What would constitute an adequate definition of violence? Any definition must have at its center the core concepts of force and coercion, which distinguish between violent and merely oppressive behavior. But to what extent should violence be limited to physical force? Dictionary and public health definitions of violence tend to focus exclusively on physical force. Webster 's Ninth Collegiate Dictionary for example, defines violence as "the exertion of physical force so as to cause injury or abuse." Concentrating on physical force provides a clear demarcation between violence and other acts, but it excludes many behaviors-such as psychological abuse and humiliation-that activists and women generally include in their definitions of violence.
Indeed, studies have shown that battered women often rate emotional abuse by their partners as more injurious than physical assault( Casey 1988). To exclude verbal and psychological abuse would be to deny an important facet of women's victimization.
It remains, however, to distinguish between random violence and violence that is gender-based. Clearly, the notion of violence against women does not include violence directed toward men or directed toward women for reasons unrelated to their sex (for exemple, an assault during a robbery). What distinguishes violence against women is force or coercion (whether verbal or physical) that is socially tolerated in part because the victims are female. At times this force may be consciously applied to perpetuate male power and control; at other times that intent may be missing, but the effect nonetheless is to cause harm in a way that reinforces female subordination.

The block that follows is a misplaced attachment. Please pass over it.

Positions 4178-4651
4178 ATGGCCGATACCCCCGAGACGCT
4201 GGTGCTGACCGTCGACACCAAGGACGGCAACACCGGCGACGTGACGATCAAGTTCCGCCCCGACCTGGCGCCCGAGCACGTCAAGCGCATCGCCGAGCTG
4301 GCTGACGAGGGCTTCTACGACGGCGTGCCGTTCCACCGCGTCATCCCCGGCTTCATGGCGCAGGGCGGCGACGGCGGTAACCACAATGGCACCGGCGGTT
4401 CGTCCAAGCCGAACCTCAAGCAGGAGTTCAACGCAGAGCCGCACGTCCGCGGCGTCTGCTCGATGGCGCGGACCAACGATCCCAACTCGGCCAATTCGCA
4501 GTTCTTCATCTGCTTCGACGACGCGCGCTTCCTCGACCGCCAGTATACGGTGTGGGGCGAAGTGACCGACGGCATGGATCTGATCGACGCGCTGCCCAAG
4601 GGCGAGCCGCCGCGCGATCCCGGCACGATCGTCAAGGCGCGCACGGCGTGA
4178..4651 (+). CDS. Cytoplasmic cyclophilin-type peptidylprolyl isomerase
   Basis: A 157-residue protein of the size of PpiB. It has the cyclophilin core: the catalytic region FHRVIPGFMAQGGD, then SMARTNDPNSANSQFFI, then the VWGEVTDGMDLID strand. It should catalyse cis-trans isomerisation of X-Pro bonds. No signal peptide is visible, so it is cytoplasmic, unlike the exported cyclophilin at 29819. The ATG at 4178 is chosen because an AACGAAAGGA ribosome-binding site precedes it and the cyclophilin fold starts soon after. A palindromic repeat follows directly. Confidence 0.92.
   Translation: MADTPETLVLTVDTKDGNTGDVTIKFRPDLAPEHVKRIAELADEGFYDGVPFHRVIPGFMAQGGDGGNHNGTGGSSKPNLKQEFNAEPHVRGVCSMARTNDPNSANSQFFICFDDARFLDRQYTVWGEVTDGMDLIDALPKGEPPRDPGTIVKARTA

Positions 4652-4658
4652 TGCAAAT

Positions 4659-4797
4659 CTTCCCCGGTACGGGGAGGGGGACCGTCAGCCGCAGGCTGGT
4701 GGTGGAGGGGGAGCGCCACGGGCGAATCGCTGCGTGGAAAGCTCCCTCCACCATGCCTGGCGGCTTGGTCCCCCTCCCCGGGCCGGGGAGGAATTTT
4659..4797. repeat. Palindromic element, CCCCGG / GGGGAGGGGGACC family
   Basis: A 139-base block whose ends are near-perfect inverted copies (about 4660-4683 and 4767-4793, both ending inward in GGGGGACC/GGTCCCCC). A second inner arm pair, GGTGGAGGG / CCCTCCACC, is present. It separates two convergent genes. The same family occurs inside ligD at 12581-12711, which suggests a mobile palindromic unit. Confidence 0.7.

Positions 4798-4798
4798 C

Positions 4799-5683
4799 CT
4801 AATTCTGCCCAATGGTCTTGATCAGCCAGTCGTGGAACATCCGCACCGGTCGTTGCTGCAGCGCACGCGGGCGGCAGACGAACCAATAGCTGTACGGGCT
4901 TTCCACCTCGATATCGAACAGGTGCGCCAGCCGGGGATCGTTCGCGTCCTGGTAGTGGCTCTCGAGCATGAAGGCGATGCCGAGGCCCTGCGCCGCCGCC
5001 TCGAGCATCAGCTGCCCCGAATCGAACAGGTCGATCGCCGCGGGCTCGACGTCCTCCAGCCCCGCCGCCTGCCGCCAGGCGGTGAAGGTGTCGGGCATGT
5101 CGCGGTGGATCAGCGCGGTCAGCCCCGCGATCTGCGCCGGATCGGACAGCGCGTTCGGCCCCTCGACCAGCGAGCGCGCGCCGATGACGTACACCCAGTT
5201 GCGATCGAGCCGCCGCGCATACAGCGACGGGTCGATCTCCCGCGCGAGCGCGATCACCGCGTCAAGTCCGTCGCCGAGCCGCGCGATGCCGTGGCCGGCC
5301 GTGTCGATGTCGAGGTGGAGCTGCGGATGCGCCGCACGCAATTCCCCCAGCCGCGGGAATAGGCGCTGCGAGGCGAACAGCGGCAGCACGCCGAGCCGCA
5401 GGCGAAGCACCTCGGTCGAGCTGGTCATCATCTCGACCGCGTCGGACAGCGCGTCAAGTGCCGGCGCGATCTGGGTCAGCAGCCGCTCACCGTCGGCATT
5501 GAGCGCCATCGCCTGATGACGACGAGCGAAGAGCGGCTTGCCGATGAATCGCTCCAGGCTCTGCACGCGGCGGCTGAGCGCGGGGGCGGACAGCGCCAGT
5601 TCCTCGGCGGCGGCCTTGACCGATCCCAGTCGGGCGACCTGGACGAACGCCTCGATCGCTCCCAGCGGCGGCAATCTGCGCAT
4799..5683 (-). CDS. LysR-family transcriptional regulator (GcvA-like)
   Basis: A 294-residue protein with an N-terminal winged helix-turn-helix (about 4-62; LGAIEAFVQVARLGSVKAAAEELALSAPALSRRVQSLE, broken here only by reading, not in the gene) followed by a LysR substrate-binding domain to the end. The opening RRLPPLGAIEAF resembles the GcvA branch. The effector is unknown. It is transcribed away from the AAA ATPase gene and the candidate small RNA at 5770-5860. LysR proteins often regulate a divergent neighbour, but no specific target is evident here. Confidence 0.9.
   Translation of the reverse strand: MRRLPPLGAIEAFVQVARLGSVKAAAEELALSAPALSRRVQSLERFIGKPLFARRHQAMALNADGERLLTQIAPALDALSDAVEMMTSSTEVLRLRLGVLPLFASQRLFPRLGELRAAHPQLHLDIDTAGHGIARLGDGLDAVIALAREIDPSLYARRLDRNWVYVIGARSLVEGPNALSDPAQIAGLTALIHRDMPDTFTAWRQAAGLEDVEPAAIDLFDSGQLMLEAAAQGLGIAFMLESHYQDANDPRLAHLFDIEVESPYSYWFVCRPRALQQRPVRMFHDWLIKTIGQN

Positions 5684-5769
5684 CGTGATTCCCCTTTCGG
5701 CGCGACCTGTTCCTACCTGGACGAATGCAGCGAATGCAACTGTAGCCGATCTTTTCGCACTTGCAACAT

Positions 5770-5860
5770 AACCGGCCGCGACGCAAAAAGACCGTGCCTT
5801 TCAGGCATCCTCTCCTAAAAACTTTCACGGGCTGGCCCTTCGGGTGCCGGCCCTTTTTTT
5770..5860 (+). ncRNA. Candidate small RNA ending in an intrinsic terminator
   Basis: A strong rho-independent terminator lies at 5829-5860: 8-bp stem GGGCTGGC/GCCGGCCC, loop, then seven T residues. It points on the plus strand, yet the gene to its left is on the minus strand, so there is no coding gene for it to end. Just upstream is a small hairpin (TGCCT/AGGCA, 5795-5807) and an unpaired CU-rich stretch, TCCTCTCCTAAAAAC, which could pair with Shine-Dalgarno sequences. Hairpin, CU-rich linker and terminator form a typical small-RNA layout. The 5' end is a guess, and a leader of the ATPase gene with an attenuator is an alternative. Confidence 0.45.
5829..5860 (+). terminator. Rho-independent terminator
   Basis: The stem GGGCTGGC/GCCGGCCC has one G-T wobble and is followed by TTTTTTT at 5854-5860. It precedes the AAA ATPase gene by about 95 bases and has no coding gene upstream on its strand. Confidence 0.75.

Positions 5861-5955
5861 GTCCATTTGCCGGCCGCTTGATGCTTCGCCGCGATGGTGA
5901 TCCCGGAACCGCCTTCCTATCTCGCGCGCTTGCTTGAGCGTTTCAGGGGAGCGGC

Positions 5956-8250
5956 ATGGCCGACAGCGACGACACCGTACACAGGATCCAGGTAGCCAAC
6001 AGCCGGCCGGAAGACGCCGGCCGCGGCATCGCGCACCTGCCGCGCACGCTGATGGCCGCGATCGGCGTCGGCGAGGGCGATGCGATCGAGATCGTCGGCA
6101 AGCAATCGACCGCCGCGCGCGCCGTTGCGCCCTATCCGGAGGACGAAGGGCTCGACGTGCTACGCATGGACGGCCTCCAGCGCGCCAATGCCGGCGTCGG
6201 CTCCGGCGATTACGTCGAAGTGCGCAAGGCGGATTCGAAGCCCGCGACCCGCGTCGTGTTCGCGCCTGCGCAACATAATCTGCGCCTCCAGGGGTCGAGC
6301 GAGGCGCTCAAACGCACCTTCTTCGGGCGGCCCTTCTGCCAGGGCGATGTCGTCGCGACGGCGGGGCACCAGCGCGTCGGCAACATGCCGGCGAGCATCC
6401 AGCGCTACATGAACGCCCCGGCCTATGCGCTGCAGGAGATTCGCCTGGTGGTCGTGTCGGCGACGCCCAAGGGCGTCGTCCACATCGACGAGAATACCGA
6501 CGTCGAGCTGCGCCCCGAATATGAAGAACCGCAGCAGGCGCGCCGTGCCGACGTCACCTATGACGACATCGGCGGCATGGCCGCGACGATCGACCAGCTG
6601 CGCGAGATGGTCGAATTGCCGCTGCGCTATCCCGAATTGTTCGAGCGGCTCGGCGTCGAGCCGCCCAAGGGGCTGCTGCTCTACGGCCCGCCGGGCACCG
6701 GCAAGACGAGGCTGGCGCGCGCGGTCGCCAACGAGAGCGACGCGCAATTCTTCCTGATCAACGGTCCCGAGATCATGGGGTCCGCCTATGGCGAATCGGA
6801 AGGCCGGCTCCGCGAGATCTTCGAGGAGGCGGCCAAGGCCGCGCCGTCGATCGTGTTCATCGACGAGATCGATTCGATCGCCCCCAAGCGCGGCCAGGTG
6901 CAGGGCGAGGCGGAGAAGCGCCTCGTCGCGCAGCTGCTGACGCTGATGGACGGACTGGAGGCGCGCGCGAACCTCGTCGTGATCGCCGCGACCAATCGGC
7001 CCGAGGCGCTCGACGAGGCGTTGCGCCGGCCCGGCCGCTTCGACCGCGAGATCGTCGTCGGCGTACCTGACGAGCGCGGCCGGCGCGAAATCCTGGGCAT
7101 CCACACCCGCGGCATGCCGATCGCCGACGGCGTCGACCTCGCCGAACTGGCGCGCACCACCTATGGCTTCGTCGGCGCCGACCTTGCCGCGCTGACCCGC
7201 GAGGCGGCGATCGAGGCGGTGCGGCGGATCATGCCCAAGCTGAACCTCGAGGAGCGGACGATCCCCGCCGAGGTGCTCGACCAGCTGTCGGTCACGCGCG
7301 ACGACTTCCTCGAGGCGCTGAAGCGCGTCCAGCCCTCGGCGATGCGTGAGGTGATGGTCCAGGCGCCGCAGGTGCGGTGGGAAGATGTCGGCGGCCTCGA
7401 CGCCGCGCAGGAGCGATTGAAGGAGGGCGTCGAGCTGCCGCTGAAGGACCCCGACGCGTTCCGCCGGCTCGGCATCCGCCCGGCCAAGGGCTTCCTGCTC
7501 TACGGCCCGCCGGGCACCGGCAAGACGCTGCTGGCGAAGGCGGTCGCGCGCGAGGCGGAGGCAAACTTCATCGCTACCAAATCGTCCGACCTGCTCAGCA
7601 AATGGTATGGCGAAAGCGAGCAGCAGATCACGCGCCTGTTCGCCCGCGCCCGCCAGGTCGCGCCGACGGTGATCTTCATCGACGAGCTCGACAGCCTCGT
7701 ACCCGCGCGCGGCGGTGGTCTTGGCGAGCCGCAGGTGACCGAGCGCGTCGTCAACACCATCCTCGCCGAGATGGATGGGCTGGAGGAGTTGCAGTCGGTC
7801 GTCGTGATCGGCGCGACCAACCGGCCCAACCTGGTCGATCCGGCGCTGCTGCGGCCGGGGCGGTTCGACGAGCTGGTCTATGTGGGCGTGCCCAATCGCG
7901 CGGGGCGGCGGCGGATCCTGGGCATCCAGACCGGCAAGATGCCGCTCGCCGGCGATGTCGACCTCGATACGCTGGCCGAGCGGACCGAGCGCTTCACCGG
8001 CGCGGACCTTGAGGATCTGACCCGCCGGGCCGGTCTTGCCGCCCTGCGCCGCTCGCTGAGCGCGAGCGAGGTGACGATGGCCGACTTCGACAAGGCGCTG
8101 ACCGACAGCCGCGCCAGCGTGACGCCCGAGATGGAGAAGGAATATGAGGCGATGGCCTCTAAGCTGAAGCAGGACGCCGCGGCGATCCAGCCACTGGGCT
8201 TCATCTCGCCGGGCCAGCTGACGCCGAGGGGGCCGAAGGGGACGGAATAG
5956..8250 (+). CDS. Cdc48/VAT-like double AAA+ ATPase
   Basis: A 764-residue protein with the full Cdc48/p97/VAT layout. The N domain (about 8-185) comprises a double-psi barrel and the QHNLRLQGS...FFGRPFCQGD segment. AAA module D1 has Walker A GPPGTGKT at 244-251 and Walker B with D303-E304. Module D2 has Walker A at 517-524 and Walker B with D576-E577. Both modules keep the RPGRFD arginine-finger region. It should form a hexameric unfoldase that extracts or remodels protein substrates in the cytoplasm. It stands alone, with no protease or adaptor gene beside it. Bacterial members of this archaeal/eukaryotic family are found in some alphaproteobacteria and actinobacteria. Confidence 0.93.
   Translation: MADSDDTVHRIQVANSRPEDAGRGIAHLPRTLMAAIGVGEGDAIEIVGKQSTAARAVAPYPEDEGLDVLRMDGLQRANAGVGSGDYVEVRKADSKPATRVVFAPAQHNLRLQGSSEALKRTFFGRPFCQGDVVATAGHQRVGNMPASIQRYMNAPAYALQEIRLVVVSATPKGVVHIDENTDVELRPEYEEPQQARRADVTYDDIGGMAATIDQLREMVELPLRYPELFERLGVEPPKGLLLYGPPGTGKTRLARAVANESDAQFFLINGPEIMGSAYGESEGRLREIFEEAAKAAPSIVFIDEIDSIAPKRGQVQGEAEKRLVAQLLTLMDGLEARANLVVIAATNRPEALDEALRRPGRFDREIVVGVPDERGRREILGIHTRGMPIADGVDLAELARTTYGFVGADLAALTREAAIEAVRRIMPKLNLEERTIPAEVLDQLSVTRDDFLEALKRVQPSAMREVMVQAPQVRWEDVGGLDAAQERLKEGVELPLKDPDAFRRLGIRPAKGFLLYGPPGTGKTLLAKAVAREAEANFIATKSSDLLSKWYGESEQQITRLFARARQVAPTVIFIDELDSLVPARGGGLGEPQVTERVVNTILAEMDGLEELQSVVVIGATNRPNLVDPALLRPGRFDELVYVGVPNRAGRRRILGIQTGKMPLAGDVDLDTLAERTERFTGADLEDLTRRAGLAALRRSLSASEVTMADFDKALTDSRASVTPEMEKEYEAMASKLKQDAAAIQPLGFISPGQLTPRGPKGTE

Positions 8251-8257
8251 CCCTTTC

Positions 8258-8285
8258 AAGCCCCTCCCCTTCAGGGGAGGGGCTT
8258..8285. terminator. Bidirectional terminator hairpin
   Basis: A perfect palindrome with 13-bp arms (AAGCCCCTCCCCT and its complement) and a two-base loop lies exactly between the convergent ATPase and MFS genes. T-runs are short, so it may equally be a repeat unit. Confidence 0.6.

The case of genital mutilation underscores the importance of arguing for a definition of violence that rests on the notion of physical and psychological harms rather than on the express intent of the perpetrator. Although most parents do not subject their daughters to female circumcision with a conscious desire to harm, the effect of the practice-intended or not-is to physically, psychologically, and sexually maim young girls. Moreover, parents proceed with the operation knowing full well that it will cause pain and suffering, even though this may not be their primary motivation (see the definition offered in Asia Pacific Forum on Women, Law and Development 1990, which hinges specifically on the intent of the perpetrator).
In keeping with the above discussion, I propose to define violence against women as:
Any act of verbal or physical force, coercion, or life threatening deprivation, directed at an individual woman or girl, that causes physical or psychological harm, humiliation or arbitrary deprivation of liberty and that perpetuates female subordination.